Issue Date: May 19, 2008
The Southwest Foundation for Biomedical Research in San Antonio is spinning off its organic chemistry department as a for-profit business. The new company, called Evestra, will focus on women's health. It will get assets, personnel, and start-up funding from SFBR, which will be a majority shareholder. Evestra will seek additional funding from local area investors.
SFBR, founded in 1941 by oilman, rancher, and philanthropist Thomas B. Slick Jr., is part of the Southwest Research Consortium, which includes the University of Texas Health Science Center, the Southwest Research Institute, Trinity University, and the University of Texas, all in San Antonio.
Since 1978, SFBR's organic chemistry department has operated in large part as a chemical synthesis facility for the contraceptive development branch of NIH's National Institute of Child Health & Human Development. In this role it has received a total of about $18 million in NIH funding.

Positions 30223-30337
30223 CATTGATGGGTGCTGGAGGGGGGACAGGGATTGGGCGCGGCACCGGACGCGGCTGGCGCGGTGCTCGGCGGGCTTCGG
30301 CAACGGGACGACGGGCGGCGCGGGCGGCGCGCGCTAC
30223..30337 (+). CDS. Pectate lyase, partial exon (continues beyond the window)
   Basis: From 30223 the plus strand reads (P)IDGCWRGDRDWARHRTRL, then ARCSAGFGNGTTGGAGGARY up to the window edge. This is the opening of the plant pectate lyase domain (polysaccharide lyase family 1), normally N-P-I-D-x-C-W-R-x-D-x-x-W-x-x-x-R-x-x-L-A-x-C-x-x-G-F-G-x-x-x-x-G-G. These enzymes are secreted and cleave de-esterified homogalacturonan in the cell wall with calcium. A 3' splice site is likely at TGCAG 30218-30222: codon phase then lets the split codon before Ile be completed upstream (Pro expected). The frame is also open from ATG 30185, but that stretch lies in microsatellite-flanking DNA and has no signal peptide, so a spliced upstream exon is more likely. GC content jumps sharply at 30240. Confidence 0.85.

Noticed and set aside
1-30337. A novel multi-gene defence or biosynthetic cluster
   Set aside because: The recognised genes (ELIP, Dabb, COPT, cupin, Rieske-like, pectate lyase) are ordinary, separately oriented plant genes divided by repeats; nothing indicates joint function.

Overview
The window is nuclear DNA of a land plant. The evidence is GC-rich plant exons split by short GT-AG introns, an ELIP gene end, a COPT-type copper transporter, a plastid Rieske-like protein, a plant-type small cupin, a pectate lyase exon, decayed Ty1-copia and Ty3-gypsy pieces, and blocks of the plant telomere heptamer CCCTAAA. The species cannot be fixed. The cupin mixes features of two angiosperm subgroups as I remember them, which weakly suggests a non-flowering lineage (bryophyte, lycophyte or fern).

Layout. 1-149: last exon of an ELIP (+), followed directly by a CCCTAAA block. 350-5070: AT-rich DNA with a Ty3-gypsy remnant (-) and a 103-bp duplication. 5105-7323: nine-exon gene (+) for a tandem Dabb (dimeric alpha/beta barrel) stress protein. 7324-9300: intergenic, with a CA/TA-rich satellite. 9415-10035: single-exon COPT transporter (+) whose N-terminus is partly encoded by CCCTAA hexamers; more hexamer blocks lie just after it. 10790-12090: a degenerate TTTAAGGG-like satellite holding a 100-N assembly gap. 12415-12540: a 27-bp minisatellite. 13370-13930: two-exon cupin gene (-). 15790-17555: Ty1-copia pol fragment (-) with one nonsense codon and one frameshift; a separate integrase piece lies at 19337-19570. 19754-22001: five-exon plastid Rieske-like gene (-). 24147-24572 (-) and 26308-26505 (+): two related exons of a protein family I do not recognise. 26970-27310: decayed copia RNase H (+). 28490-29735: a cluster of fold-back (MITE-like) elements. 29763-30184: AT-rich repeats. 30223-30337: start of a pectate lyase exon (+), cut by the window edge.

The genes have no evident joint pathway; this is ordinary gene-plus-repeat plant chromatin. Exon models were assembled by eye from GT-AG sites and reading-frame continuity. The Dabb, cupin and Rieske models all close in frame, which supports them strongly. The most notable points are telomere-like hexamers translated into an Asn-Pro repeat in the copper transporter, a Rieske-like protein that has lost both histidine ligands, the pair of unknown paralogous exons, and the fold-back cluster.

The department has specialized in discovering and synthesizing steroids and other compounds under the direction of SFBR senior scientist Pemmaraju N. Rao. He will become Evestra's senior vice president for research. Joining him at Evestra as executives will be CEO Ze'ev Shaked, former chief operating officer and head of R&D at ILEX Oncology, and Chief Scientific Officer Klaus Nickisch, who was a senior vice president at Schering AG.
According to Shaked, Evestra is positioned to "hit the ground running." Its drug development pipeline will include candidates for fertility control, hormone replacement therapy, and oncology. The firm will also generate revenue from synthesizing steroids for NIH.
- Chemical & Engineering News
- ISSN 0009-2347
- Copyright © American Chemical Society